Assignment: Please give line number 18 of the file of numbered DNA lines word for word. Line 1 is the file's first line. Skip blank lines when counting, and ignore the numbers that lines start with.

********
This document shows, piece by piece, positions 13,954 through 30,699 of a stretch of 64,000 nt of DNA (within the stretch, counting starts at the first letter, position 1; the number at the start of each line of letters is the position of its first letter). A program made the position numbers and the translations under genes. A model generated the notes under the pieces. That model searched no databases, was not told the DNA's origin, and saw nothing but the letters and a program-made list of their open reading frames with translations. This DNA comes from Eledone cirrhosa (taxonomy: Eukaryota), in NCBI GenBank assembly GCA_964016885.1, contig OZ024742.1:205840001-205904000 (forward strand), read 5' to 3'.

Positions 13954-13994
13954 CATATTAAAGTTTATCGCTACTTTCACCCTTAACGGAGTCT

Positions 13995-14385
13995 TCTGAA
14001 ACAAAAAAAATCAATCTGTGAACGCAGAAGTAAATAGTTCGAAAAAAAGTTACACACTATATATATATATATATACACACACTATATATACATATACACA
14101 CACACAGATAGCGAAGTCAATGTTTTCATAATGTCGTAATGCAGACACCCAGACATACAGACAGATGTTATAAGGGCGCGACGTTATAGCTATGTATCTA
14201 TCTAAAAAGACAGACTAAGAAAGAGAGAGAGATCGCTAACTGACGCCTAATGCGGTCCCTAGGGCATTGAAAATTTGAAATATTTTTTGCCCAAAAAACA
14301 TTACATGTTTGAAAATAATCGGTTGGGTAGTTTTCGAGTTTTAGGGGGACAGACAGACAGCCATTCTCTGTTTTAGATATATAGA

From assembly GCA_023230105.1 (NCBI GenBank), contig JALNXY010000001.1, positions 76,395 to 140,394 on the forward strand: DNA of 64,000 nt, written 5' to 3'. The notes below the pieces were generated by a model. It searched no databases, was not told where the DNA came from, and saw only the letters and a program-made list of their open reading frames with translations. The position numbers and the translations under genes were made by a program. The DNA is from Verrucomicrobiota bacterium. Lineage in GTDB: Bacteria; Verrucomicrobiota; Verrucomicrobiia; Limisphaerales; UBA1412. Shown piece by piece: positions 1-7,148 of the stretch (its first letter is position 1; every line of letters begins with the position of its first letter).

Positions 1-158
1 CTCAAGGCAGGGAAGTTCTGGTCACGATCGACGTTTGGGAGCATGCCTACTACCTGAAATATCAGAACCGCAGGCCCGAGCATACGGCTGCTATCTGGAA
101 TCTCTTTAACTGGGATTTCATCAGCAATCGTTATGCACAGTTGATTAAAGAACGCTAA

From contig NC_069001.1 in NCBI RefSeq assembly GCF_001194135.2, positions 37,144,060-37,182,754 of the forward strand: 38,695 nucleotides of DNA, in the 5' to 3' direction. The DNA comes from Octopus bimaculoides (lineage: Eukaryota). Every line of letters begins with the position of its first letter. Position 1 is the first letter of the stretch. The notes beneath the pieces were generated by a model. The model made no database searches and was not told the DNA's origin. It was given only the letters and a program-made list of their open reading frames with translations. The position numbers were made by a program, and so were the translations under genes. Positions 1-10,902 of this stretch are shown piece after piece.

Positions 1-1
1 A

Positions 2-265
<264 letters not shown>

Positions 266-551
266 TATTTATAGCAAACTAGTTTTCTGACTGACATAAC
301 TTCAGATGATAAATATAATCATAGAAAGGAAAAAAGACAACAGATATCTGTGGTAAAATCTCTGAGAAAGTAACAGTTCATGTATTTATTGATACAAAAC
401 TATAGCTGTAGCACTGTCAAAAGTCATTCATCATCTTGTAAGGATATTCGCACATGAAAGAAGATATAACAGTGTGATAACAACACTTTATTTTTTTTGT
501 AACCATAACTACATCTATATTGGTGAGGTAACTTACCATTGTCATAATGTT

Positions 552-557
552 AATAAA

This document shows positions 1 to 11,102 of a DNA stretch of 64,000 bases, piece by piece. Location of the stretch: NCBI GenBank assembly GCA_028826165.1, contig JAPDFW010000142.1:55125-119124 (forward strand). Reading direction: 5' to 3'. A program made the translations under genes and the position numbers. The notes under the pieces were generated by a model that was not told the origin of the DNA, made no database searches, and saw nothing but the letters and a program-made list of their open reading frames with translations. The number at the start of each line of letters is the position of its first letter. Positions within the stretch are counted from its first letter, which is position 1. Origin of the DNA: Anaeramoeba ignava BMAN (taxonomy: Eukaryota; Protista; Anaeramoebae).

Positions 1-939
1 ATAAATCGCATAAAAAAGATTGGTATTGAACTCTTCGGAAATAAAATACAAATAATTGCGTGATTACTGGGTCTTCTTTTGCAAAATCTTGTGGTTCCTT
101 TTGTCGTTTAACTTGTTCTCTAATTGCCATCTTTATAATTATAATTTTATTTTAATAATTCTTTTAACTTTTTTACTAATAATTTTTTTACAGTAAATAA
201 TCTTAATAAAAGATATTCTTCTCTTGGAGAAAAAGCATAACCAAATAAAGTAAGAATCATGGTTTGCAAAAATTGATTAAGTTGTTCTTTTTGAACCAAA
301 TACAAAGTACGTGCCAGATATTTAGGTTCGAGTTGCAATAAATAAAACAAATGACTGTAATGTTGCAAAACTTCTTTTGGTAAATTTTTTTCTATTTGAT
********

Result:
<264 letters not shown>